A trip to Hawar Islands is a convenient option for when you need a quick and low-cost change in scenery.
When the going gets monotonous, it calls for a temporary check-out from a repetitive routine. But when you have to take a flight out to get to anywhere else in the world, except to our immediate neighbour, you might have to think twice about it.
Fret not; the idyllic islands of Hawar are just a short boat ride away and offer a relaxing time-out from everyday life. This archipelago of 36 small islands, situated around 20km southeast of mainland Bahrain, spans approximately 52sq/km and constitutes more than seven per cent of the total land of the Kingdom. Hawar is considered to be the largest island after the mother island, Bahrain, and though there are 36 isles in the group, many of the smaller ones are simply spots of sand and shingle on bedrock.
Bahrain’s commitment to the preservation of the naturally beautiful atoll was formalised in 1995 with a royal decree to preserve and protect the islands and their marine surroundings as a wildlife sanctuary.
And with good reason, as it is a haven for the region’s natural fauna. The islands lie on the migration path of about 300 types of birds, of which some are endangered species. It is home to one of the largest breeding colonies of Socotra Cormorants and part of the second largest herd of dugongs. It is also a breeding area for the endangered sooty falcon, or, as it is referred to in Bahrain, the Hawar falcon (Shriyas Hawar).
The clean sands of the land mass carry a fascinating history from centuries ago. In the late 1700s, a tribe known as Dawasir from Wadi (valley) Dawasir in Saudi Arabia came to Hawar and established villages on the coasts of the island. The largest north village consisted of about 20 stone houses and visitors can tour the archaeological remains of the abandoned hamlet.
A choice of eco-friendly bus tours enables sightseers to witness wild animals such as gazelles, oryx, ibex and spiny-tailed lizards (thab) with trained guides who explain the history and archaeology of Hawar along the way.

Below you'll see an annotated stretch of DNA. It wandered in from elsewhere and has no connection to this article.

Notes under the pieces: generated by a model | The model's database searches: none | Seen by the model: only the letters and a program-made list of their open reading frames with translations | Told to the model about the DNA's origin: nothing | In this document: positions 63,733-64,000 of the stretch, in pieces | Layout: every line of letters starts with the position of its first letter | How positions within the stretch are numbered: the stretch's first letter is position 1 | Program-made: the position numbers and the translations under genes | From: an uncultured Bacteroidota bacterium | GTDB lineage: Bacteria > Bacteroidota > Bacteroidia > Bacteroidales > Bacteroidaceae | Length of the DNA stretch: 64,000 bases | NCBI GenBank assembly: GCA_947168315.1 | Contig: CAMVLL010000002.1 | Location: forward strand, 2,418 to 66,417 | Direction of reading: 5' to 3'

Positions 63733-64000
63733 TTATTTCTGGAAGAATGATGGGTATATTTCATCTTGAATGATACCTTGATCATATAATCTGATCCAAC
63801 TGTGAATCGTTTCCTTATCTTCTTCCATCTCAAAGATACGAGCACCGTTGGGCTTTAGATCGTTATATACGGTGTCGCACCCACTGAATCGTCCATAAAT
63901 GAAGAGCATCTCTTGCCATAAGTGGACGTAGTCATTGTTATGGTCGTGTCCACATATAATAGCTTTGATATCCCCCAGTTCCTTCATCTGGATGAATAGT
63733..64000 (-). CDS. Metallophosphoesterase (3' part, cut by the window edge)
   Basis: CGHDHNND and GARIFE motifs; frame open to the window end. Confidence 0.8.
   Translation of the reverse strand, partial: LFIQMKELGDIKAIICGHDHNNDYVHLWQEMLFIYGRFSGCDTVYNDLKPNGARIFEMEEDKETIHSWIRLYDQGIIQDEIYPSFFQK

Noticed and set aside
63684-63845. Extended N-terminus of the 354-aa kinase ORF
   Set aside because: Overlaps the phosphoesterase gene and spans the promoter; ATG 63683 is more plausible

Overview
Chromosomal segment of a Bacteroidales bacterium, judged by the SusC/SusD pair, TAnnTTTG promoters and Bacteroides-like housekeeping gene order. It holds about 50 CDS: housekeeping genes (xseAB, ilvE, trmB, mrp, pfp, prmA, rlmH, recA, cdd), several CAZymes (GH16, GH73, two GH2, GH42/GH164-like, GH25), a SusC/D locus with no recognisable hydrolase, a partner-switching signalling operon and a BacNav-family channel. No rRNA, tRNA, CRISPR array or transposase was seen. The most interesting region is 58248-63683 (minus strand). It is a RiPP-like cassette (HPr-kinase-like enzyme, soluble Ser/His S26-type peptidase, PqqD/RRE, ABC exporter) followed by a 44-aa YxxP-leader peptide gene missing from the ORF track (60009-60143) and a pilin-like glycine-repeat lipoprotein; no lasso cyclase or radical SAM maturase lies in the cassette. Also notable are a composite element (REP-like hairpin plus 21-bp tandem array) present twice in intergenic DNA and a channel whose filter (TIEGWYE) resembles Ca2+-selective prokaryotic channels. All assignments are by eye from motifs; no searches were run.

Other activities available to visitors include a guided safari of the whole island to see its pristine coastlines, or seasonal options such as dugong watching, and bird-watching for various unique feathered friends. Thanks to this, a high number of photographers and ornithologists have visited Hawar from around the world.
The islands regularly host citizens of Saudi Arabia, Kuwait, countries in Europe and Americans, who come specially to see the colonies of cormorants in their breeding seasons, and catch a precious glimpse of endangered falcons or witness the migration of a variety of birds in spring and autumn.
Visitors can enjoy environmentally-sustainable water sports activities like snorkelling in the crystal-clear waters that lap against the shoreline. However, as the islands are eco-protected, no fishing tours or jet skiing is permitted. The action-packed mountain bike tour around the island is a popular attraction. This year, three-wheel electric bikes will be available for adventurers to explore the area.
Visitors can stay overnight at the Hawar Beach Hotel, with a package which includes three meals. The hotel offers various room types including disabled accommodation. Lunch and all activities within the hotel’s premises are included in the price for a day trip. In-house and day-trip guests are able to buy beverages from the hotel.
However, as this is a protected area, only authorised personnel from Hawar Beach Hotel, with permission from the authorities, are permitted to conduct tours and enable public access to the islands and their surroundings. Private boats are allowed to dock at two ports only; the hotel jetty and the chalet jetty, while other areas are restricted.
Needless to say, the waters around these exclusive islands are rich in marine flora and fauna. To boost the underwater ecosystem, around 170 artificial reef balls, some donated by the Rotary Club of Sulmaniya, the Bahrain Bayan School and Ibn Khuldoon School, have recently been lowered just off the coastline in the shape of a Flower of Life design. It is hoped that this will create a sanctuary for new oceanic life, as well as attract existing aquatic species from the surrounding waters. Fishing is prohibited so as to allow marine life to thrive in a vibrant underwater world, which will make the location an ideal snorkelling spot right off the beach.
Call 17 849-111.